Digitalizacija zdravstvenih sistemov je priložnost in izziv

Sodobna tehnologija vstopa na vse več področij našega življenja, tudi v medicino in zdravstvo. Digitalne rešitve naj bi ponudnikom zdravstvenih storitev poenostavile delo, pomagale pri hitrejši diagnostiki, s sistematizacijo podatkov spodbujale preventivo in opolnomočile bolnike. Teoretičnih pozitivnih učinkov informacijskih sistemov v zdravstvu ni malo, kot tudi ne izzivov za informacijska podjetja, ki novodobno zdravstvo podpirajo z razvojem e-rešitev in zalednih sistemov. O tem, kako realizacija potencialov novih tehnologij poteka v praksi in kakšno je sodelovanje med zdravniki in IT-jevci pri nas, smo se pogovarjali s Tomažem Furlanom, direktorjem podjetja Lucis, ki rešitve za zdravstvo izdeluje že od leta 2011.

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Podjetje Lucis se je v zdravstvo podalo precej pred popularnostjo digitalnega zdravja, ki smo mu priča zadnja tri leta. Kakšna je bila vaša pot?

Pred skoraj desetimi leti je UKC Ljubljana objavil razpis za prenovo radiologije, na katerega se je prijavil naš poslovni partner, podjetje Interexport. Ker je to podjetje tudi zastopnik svetovne korporacije AGFA, ki se z informatizacijo zdravstva ukvarja že od devetdesetih, je bila prijava zanje razumljiva. Mi smo se projektu priključili kot podizvajalci in delovanje zdravstva začeli šele spoznavati. Tedaj razviti sistem za radiologijo še danes uporablja večina slovenskih bolnišnic, prisoten je tudi v nekaterih zdravstvenih domovih; prav tako je še vedno uspešno tudi naše sodelovanje s podjetjem Interexport in z AGFA.

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Danes je naša vloga na trgu precej drugačna, saj smo v tem času sodelovali pri nekaterih ključnih projektih in se postopoma specializirali za razvoj nišnih rešitev v zdravstvu. Nekateri med njimi so Telekap, razvit v sodelovanju z Nacionalnim inštitutom za javno zdravje. Telekap preko videokonferenčne povezave omogoča zdravljenje bolnikov z možgansko kapjo tudi v bolnišnicah, kjer nevrolog ni vedno prisoten. Sistem v okviru Nevrološke klinike Univerzitetnega centra Ljubljana danes povezuje že 12 slovenskih bolnišnic. Za Splošno bolnišnico Slovenj Gradec delamo na projektu Fabry-Care, namenjenemu bolnikom s Fabrijevo boleznijo in na projektu Record-KLB, ki sistematizira obravnavo bolnikov s kronično ledvično boleznijo. Za Onkološki Inštitut smo pripravili rešitev za register raka SLORA, za Nevrološko kliniko pa register kapi.

Zdaj ste v zdravstvu že skoraj desetletje. Kako vidite porast konkurence in naraščajočega števila novih igralcev na trgu?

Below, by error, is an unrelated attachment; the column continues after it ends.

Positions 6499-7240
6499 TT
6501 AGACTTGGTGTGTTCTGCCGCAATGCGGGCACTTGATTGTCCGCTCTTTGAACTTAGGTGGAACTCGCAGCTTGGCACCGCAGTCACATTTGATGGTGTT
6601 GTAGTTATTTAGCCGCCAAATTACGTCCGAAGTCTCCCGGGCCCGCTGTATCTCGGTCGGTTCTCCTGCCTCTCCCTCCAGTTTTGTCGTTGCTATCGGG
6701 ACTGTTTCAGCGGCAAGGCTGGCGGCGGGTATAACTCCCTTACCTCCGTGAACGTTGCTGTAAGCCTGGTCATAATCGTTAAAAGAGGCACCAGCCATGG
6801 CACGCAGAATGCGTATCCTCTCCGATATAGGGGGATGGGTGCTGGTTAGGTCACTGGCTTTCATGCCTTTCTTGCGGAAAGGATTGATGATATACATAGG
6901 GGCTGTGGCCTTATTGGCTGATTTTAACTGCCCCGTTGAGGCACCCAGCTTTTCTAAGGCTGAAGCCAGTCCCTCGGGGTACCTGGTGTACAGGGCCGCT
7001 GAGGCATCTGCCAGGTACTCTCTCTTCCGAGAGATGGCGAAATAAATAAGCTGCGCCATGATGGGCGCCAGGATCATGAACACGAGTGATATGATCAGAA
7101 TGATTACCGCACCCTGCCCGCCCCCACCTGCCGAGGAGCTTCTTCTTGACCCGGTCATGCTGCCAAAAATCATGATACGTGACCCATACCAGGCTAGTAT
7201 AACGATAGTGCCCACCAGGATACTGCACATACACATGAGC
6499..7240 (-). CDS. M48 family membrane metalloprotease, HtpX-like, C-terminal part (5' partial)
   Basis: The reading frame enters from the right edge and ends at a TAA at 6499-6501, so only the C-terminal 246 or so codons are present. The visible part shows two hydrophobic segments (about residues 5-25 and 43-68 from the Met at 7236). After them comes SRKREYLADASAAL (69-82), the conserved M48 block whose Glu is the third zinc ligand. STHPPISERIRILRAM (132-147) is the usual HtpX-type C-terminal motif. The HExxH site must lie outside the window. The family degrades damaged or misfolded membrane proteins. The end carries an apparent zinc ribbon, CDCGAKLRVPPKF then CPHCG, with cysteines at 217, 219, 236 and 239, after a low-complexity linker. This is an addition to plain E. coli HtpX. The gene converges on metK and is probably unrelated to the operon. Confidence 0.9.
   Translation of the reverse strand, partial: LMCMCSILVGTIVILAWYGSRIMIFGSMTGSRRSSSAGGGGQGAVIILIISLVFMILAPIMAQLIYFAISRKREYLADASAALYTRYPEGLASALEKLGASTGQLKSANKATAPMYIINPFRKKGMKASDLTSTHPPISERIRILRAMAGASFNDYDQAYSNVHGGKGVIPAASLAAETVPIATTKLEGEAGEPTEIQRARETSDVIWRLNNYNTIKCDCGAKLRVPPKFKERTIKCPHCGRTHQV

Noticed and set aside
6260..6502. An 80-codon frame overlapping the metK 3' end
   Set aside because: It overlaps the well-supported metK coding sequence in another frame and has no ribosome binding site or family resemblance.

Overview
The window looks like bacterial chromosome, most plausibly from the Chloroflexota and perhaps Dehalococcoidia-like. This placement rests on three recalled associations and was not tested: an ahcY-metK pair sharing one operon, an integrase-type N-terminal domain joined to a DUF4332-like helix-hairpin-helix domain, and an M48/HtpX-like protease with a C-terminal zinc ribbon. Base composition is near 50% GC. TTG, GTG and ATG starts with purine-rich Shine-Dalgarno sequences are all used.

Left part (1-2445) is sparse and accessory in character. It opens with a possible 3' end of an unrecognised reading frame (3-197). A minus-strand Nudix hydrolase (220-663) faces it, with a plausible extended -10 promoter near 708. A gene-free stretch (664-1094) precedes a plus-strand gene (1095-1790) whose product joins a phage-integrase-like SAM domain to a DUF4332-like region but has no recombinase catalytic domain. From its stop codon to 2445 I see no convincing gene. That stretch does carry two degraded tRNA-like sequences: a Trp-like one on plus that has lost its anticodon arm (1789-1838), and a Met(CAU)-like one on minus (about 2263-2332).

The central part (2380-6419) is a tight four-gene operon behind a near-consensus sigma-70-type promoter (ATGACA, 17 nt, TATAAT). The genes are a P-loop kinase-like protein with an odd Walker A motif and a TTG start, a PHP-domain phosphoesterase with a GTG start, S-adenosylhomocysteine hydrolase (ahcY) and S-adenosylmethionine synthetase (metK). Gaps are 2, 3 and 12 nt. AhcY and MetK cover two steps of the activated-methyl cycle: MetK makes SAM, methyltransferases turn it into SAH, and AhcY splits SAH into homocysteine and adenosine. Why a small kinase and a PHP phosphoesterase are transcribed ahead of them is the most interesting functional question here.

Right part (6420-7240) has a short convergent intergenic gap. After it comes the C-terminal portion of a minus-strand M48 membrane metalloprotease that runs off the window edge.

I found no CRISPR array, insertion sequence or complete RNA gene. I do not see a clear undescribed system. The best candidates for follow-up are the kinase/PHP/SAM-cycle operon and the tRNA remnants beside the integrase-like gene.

Digitalizacija zdravstva ne sprejema rešitev iz danes na jutri. V prvi vrsti je pri vsakem projektu potreben za preskok v miselnosti. Tehnologiji mora podpreti reorganizacijo vrste zahtevnih procesov. Eden ključnih izzivov v zdravstvu je predvsem povezovanje sistemov, saj je podatkov danes ogromno, problem zdravstvenih informacijskih sistemov pa je v razpršenosti teh podatkov. Zato je naloga informacijskih podjetij, da jih naredimo čim bolj uporabne in predvsem enostavno dostopne.

Tako kot drugod po svetu je tudi v Sloveniji zdravstvo specifičen in kompleksen sistem, ki zahteva veliko vsebinskega znanja in interdisciplinaren pristop. Na trgu je zagotovo veliko dobrih IT ekip, a projekti v zdravstvu ne potrebujejo zgolj izvajalca, temveč ustreznega sogovornika, ki bo na realen problem iz zdravstva odgovoril s tehnološko ustrezno rešitvijo. Ta mora biti tudi uporabniku prijazna ter omogočati širitev. Zato mora vsak sistem temeljiti na razmisleku o dolgoročnem vplivu in širitvi na vse več uporabnikov ter tudi na druge ustanove. Za razvoj tovrstnih rešitev so v prvi vrsti potrebni usposobljeni kadri, a tudi znanje, reference in razumevanje zdravstvene stroke, ki pridejo z izkušnjami in postopno rastjo. Zato se porasta igralcev ne bojimo.

Glede na to, da ne delate zgolj v zdravstvu, kakšna so vaša opažanja glede razlik med informacijskimi rešitvami za različne industrije?

V zdravstvu je podrobnemu zajemu zahtev za posamezni projekt potrebno nameniti več časa. Naš cilj je namreč, da končna rešitev na enem mestu združuje vrsto funkcionalnosti, ki odražajo in prepletajo delovne procese različnih deležnikov. Pri načrtovanju je ključno sodelovanje s strokovnim osebjem, kar v praksi pomeni veliko preživetega časa ob uporabnikih na njihovem delovnem mestu. To omogoča poglobljeno spoznavanje posameznih procesov, ki je nujno za zagotovitev uporabnikom prijazne in učinkovite digitalne rešitve. V nadaljevanju projekta pa s takim pristopom le redko pride do situacij, ki jih v fazi analize že nismo obravnavali ali predvideli. Tudi zaradi specifike zdravstva se projekti vpeljujejo v t. i. mehkih zagonih, kjer rabo rešitev najprej predvidimo v omejenem obsegu, saj tako lažje obvladujemo morebitna tveganja in tudi obremenitev uporabnikov samih.

Kakšni so vaši cilji v prihodnje, je v njih tudi tujina?

70% našega dela je v zdravstvu, 30% pa na drugih področjih, kar je za nas tudi najbolj optimalno. Z vidika podjetja je zdravstvo v Sloveniji zahtevno, ker spada v javni sektor. V javnem sektorju so cikli naročil in predaje bistveno daljši kot v zasebnem sektorju, kar kompenziramo z zanimivimi projekti iz drugih strok. A vendar ravno na digitalizaciji zdravstva v Lucisu gradimo kredibilnost in prepoznavnost, v tem pa smo dobri tudi zato, ker nam delo v sektorju predstavlja izziv in strast.

Po naravi sem realist, ki gleda in deluje na dolgi rok. Pomembno mi je, da imamo v ekipi dobre odnose, da s strankami gradimo zaupanje, ki vodi v dolgoročno sodelovanje in da se rast zgodi postopoma. Tako je ta bolj obvladljiva, storitve pa ostajajo na nivoju. V tujini zato običajno delamo s partnerskimi podjetji, ki bolje poznajo specifike trga, mi pa se priključimo kot podizvajalci. Prihodnost je zato tudi precej odprta.